Semi-Automatics—The In-Between Gages

The faucet has been opened a little, and you've just received a long-awaited contract to produce 10,000 large trunnion caps for a manufacturer of earth moving equipment. Despite the joy, you realize that you have a problem: The machines will be in place and ready to run the part shortly, but you haven't given much thought to the gaging.

Columns From: 2/5/2002 Modern Machine Shop,

The faucet has been opened a little, and you've just received a long-awaited contract to produce 10,000 large trunnion caps for a manufacturer of earth moving equipment. Despite the joy, you realize that you have a problem: The machines will be in place and ready to run the part shortly, but you haven't given much thought to the gaging.

Manual gaging is not going to cut it, because the process is too slow. An operator-introduced variation may be too large for the tolerance, and there are too many parts to inspect over a relatively short period of time. On the other hand, the size of the job just won't justify the expense of a fully automatic gage.

There is something in between that can solve the problem: a semi-automatic gage—one that makes multiple checks, classifies the part, and can mark or stamp it for identification. These are frequently manually loaded and unloaded, but they can also incorporate a disposal system.

In certain applications, these features offer the user a number of distinct advantages. Since part of the gaging cycle is automatic, semi-automatic gages are much faster than completely manual, individual gages. And, when manually loaded, they can handle workpieces that may be difficult and costly to feed or orient manually. Manual loading of the part also permits visual inspection for scratches, discoloration and unclean finishes prior to the gaging process.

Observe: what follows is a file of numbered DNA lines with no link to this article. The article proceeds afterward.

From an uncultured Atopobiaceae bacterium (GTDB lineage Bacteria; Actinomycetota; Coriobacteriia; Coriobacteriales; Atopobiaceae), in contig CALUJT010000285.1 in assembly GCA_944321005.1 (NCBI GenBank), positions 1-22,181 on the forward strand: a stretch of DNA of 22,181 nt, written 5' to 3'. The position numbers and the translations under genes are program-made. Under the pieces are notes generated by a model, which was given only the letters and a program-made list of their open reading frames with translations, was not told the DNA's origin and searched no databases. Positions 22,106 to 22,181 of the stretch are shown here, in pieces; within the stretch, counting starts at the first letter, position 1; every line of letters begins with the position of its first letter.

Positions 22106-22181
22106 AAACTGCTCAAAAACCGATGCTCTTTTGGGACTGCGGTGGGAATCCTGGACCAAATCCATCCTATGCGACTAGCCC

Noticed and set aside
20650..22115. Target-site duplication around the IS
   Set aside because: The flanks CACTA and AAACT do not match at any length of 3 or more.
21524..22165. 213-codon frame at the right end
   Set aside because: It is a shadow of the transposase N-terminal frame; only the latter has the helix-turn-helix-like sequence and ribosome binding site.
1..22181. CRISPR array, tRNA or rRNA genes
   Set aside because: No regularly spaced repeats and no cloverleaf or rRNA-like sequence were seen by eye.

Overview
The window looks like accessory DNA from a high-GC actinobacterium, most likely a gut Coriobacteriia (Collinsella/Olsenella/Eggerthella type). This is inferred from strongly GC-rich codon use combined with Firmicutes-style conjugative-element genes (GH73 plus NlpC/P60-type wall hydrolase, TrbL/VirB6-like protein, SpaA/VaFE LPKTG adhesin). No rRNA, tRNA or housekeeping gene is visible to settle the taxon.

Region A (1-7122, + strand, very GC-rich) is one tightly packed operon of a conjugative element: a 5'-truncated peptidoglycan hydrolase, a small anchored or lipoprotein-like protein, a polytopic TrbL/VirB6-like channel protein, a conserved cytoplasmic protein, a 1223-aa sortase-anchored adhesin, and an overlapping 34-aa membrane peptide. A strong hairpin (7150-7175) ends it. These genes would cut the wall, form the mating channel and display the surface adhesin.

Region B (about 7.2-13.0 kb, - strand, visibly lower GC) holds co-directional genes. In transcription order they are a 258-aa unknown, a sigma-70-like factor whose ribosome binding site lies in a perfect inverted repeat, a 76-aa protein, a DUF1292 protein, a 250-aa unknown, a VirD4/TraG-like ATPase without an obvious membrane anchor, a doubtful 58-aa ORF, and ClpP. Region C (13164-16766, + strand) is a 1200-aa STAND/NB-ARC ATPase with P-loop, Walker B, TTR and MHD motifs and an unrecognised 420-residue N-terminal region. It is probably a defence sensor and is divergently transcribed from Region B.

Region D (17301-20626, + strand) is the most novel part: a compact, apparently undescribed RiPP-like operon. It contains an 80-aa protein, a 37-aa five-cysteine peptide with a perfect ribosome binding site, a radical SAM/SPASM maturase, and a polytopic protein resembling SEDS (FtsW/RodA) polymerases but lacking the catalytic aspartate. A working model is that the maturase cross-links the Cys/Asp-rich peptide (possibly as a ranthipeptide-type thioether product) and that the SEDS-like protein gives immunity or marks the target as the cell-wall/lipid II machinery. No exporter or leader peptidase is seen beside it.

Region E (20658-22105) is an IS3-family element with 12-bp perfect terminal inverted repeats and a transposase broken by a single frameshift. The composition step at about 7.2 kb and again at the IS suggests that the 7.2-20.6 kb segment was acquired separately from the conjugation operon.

Semi-automatic gages will check a relatively large volume of parts quickly and accurately, enabling the inspector to keep up with production by taking over the gaging function. Many manually loaded gages can be operated at speeds close to one part per second. Disposal is automatic, eliminating operator interpretation or sorting errors. Most semi-automatic gages are controlled by a small gaging computer that takes over the complete gaging function-positioning gage heads, moving the part, collecting data, marking the part, and disposing of it in the correct class. Operator fatigue and misclassification can be a big problem when handling many parts. Since the semi-automatic gage is tireless and consistent in its decision-making, many of the operator-influenced problems go away.

Today there are many choices in semi-automatic gages, and design time is not as long as is sometimes perceived. A semi-automatic, built with off-the-shelf gaging components and supplemented with motion control and gaging computers, can be designed quickly and delivered ready to meet its gaging challenge.

Now if we could only get it to put the parts in boxes and deliver them to . . . .

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